The first thing I checked this morning was the outcome of the Brexit vote, and what sad news when I read Brexit won. It was close, but the only thing that matters is the end result. Now, what will be the impact of such a vote on the UK biotech scene? The result will be significant, as it will impact regulation, finances, employees, cooperation and research.

 

On a general level, the post-brexit forecasts are pretty dire. According to HSBC: the pound could collapse by as much as 15%, a 3% to 4.5% jump in inflation could be expected by late 2017 and the GDP might be 1% to 1.5% lower in 2017 than it would have been otherwise.

When you look at the details for one single industry, i.e. biotech, the impact could be even worse.

16% of UK research funding comes from the EU

Let’s start with research. 16% of research funding come from the EU. The Brexit will obviously cut that funding off. Roger Perlmutter, head of R&D at MSD told the FT that Britain’s withdrawal from the EU would be ‘challenging’ for its scientists, who had ‘benefited from a world where they receive such grants’.

Cooperation will be impacted as well, because borders will make it more complicated. John Lechleiter, the CEO of the US pharma giant Eli Lilly, told the Financial Times that they considered their UK Surrey-based facilities as the ‘European centre‘ for their operations and to undergo Brexit would really isolate the UK.

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US Leaders had already expressed their concerns about Brexit’s impact on UK biotech and Pharma Industry: Roger Perlmutter, Head of R&D at MSD (Credit: MSD) and John Lechleiter, CEO of Eli Lilly (Credit: Eli Lilly)

The EMA is looking for a new office …

Yes, the European Medicine Agency will have to move its headquarters out of London, as every European institution has to be located in a country of the European Union. This will be of major impact on the lobbying power of the UK on drug regulations.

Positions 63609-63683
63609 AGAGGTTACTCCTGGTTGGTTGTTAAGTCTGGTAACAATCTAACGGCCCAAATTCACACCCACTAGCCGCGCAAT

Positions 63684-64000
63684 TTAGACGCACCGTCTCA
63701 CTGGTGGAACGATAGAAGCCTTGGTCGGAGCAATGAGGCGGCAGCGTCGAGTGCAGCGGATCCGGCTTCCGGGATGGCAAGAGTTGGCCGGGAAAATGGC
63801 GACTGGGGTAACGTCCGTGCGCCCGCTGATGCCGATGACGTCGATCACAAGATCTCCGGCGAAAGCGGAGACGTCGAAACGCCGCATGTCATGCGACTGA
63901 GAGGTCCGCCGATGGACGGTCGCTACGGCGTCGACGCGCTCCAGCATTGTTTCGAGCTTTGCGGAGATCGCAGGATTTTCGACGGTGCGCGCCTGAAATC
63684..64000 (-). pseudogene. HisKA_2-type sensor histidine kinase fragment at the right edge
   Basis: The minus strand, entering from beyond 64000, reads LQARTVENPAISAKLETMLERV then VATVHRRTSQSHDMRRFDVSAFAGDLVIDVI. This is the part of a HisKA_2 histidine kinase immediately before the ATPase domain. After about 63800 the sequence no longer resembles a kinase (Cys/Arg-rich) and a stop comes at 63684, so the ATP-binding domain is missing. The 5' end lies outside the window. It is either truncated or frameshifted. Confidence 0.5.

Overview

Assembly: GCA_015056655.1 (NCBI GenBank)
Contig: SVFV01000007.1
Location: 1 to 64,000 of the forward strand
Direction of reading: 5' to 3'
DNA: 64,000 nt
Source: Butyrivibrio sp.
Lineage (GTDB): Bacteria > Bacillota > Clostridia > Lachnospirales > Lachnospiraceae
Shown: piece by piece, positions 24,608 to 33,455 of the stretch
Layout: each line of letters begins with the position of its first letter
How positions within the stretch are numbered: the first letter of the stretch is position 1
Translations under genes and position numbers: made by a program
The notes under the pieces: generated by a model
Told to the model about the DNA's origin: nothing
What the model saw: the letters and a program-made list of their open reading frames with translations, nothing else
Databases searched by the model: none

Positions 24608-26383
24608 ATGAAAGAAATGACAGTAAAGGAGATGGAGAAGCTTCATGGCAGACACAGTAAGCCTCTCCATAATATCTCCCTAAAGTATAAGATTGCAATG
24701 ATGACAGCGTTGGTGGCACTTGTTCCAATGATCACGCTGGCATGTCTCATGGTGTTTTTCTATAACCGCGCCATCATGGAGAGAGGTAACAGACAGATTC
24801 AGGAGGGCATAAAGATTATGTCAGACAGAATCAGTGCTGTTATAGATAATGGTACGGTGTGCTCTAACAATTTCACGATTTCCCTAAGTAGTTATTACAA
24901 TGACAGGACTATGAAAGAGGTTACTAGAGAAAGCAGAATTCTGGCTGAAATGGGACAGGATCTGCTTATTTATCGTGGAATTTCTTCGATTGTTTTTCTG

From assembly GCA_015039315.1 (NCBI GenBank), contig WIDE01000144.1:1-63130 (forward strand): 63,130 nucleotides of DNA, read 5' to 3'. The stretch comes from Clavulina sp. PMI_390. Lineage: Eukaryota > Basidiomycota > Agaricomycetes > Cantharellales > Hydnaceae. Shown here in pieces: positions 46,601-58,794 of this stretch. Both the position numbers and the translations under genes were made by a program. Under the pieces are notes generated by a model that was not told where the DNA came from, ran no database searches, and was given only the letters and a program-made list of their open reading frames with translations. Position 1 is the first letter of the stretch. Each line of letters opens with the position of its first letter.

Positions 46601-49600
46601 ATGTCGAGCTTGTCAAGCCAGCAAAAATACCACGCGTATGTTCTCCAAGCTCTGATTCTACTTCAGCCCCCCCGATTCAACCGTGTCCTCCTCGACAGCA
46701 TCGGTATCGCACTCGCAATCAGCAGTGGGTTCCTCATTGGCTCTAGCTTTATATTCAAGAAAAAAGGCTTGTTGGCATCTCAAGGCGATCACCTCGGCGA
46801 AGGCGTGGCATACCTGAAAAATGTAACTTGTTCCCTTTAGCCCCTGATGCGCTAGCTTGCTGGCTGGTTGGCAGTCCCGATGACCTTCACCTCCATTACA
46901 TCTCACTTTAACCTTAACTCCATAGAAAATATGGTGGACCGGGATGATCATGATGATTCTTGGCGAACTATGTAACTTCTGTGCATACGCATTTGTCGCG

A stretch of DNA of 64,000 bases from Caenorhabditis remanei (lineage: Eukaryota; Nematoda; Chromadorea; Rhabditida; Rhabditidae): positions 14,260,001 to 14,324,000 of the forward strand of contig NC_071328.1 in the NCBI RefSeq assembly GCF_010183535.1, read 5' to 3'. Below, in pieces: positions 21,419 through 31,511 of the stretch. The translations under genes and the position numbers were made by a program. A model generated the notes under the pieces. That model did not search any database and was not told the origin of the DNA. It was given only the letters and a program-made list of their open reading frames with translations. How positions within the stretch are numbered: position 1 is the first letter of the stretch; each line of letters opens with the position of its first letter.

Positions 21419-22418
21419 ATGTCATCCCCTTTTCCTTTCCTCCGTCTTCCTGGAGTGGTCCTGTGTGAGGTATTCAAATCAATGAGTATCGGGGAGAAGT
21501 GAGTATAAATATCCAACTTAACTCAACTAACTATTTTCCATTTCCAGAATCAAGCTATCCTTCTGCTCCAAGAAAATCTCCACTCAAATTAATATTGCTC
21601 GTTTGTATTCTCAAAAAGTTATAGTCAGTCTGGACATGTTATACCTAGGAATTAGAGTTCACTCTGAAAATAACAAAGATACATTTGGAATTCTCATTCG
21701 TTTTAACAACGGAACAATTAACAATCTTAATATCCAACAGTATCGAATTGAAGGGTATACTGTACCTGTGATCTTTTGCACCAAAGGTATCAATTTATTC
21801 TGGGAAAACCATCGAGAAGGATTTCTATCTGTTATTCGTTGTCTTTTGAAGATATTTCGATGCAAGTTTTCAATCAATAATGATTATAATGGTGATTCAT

A Brexit means also that the UK, if it wants to continue selling on the European market, will have to comply with European regulations without having any influence on them. This could have a significant impact on biotech companies emerging in new fields such as cell therapy that are by nature more sensitive to regulations.

Where would the EMA go? It’s hard to tell, but it could be any other major European city. Maybe Berlin?

ema_brexit_uk_european_medicines_agency_canary_place_pharma_biotech

EMA’s current location in skyscraper village of the Canary Wharf Financial district in London. (CC 2.0: Mattbuck)

Talent, talent and talent

Talent is one of the most important assets of a company.

It’s now probably one of the major concerns for UK Biotech companies. Will the Brexit have an impact on their capabilities to attract talent from abroad and to retain them? According to Deloitte, the risks on the labour force is ‘high’. Academics may leave the UK for countries with easier access to European grants and more international collaborative research projects. Biotech employees may be annoyed if they become subject to residence, visa or work permit controls (from my experience in the US, I can tell you that it’s super annoying).